Create a memory box

Compiling a box with a special selection of items that represent the traditions of the festival you are about to celebrate can be a really fun way of preparing a family member with dementia for the upcoming occasion. It’s another activity that all generations of the family can join in on, and it can be a great way to inspire discussions of past memories. 

Examples of items for specific festival boxes could be:

  • Rosh Hashanah: an apple, a mini pot of honey, a slice of honey cake.  
  • Pesach: symbols from the Seder plate (like parsley, a boiled egg, matzah). 
  • Purim: Hamentaschen, musical instruments, props for fancy dress. 
  • Chanukah: doughnuts, a dreidel and chocolate coins, a menorah. 

Assign a role

For someone with dementia, a good way of feeling connected to an environment is having a role or purpose. If you can think of something straightforward for your guest to do during the celebrations it might make them feel more included. Think of things like passing around the matzah during the Passover meal, or drizzling honey over apples when celebrating Rosh Hashanah.

Be creative

You could also try including some games or arts and crafts projects to the celebrations. Depending on the festival, there are many options available, including everything from playing dreidel at Chanukah to making patriotic decorations in celebration of Yom Ha’atzmut (Israel Independence Day). 

Hanging decorations can also be an enjoyable activity to share amongst family members. A person with dementia may really enjoy decorating a paper garland and helping to drape it across a mantelpiece once completed.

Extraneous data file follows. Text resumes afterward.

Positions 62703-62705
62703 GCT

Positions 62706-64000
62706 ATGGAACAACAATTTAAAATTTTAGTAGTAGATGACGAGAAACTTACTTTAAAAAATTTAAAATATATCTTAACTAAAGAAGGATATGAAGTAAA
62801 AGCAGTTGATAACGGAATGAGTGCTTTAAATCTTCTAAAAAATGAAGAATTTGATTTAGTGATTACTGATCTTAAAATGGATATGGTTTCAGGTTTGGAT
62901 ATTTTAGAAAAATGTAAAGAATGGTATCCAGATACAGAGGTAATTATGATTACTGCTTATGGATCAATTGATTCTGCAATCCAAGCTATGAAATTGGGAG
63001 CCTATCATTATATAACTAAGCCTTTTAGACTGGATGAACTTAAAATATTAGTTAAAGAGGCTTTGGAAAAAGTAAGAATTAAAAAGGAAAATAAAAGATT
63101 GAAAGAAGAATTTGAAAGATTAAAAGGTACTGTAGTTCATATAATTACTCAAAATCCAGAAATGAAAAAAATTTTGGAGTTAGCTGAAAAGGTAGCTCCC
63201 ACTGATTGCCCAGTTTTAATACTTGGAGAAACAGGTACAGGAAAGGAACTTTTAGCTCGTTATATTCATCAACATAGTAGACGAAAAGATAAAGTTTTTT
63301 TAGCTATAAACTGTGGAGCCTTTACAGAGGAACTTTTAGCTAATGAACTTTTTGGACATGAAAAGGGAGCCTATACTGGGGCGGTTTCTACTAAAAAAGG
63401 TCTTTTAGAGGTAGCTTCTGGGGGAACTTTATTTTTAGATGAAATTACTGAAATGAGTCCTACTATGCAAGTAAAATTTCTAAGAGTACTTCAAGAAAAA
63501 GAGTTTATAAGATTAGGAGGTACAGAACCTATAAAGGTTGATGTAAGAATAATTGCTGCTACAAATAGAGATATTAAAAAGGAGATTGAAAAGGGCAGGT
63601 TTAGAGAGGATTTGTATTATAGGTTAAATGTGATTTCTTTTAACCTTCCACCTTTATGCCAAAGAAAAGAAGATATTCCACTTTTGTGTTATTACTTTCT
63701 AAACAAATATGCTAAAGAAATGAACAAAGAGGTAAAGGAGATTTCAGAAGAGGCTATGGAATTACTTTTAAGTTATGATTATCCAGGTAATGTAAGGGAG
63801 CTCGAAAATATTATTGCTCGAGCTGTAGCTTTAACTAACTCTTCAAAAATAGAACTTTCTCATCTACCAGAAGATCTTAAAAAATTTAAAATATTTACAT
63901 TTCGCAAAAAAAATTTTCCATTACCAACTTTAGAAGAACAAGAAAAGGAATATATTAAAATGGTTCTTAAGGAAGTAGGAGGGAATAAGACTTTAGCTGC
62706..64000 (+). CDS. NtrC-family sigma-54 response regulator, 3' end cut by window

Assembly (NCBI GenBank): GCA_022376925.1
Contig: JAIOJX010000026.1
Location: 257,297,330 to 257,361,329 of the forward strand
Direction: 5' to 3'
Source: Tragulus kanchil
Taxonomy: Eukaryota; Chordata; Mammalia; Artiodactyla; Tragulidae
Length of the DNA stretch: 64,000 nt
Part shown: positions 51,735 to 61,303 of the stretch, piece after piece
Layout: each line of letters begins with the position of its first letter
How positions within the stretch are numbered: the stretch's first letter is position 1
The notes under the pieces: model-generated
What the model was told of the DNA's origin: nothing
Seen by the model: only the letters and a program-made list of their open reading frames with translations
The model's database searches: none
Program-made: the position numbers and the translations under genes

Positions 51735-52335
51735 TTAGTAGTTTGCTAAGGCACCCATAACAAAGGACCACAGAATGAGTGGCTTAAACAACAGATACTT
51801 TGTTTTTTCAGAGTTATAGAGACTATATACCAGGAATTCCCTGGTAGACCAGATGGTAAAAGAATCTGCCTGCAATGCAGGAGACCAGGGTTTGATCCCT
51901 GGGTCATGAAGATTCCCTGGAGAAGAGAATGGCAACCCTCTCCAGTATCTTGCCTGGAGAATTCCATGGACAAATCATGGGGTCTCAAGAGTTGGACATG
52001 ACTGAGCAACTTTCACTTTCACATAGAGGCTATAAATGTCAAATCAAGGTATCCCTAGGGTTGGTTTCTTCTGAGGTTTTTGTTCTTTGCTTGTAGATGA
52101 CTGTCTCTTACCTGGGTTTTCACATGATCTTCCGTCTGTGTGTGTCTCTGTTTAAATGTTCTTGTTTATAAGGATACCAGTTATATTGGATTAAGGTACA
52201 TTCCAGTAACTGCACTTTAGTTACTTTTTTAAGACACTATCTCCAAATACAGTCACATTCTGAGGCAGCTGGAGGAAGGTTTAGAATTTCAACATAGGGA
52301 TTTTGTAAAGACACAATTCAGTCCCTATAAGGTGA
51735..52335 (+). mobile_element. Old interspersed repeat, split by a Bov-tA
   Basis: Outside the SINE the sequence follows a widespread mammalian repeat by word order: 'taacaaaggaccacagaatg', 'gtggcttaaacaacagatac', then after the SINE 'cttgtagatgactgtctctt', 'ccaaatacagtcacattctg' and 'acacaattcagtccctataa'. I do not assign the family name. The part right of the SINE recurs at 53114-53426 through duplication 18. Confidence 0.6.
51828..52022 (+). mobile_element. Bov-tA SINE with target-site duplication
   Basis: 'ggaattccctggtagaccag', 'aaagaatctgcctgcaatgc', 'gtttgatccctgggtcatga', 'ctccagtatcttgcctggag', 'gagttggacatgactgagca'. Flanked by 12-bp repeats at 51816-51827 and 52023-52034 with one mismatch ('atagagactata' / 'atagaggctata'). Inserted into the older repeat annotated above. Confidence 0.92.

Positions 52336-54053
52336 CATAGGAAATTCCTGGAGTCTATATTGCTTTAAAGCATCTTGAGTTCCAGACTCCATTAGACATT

TIP: Make sure you are aware of a person’s limitations before assigning them with any task. It’s not always obvious what they are capable of, and it’s important you don’t put them at risk of injuring themselves.

Tell a good story

Perhaps read or retell the story of the festival you’re celebrating. Many families already do this as part of their tradition on the day, particularly for younger members of the family to enjoy. But this can also be a great way for someone with dementia to connect with the day and re-familiarise themselves with the reasons why they are joining their friends and family to celebrate the occasion. 

TIP: Be mindful of overwhelming your guest. Loud noises or excess use of technology could be stressful for someone with dementia.

Further resources  

For more information on supporting someone with dementia, take a look at our overview of Memory loss and dementia. You’ll find links to valuable resources, as well as general tips and advice on making any home a safer place to be, helping them to get out and about and much more. 

Have a look at our Jewish festivals page for more information on the key themes of Jewish holidays across the year. 

Why not connect with the Jewish Care Interact community on our Forum? If you haven’t registered already, now would be a great time. You can start a ‘new discussion’ in the memory loss and dementia area and ask others about their experiences when inviting a friend or family member with dementia over for the holidays. 

The Alzheimer’s Association's page about Holidays and Alzheimer's Families has general advice on how to tackle some of the issues that arise when spending time with a friend or family member with dementia during the holidays. 

Above all, remember: 

  • Be flexible. If the day doesn’t go as planned, sometimes just forgetting the schedule and going with the flow can be a good way to keep stress and anxiety to a minimum.  
  • Lower your expectations of what you want out of the day, and be mindful to notice when everyone is having a nice time—even if it’s only for fleeting moments throughout the day.
  • You have done a great thing in creating an opportunity for everyone to be together, enjoy old memories and traditions and create new experiences.

Enjoy your celebrations!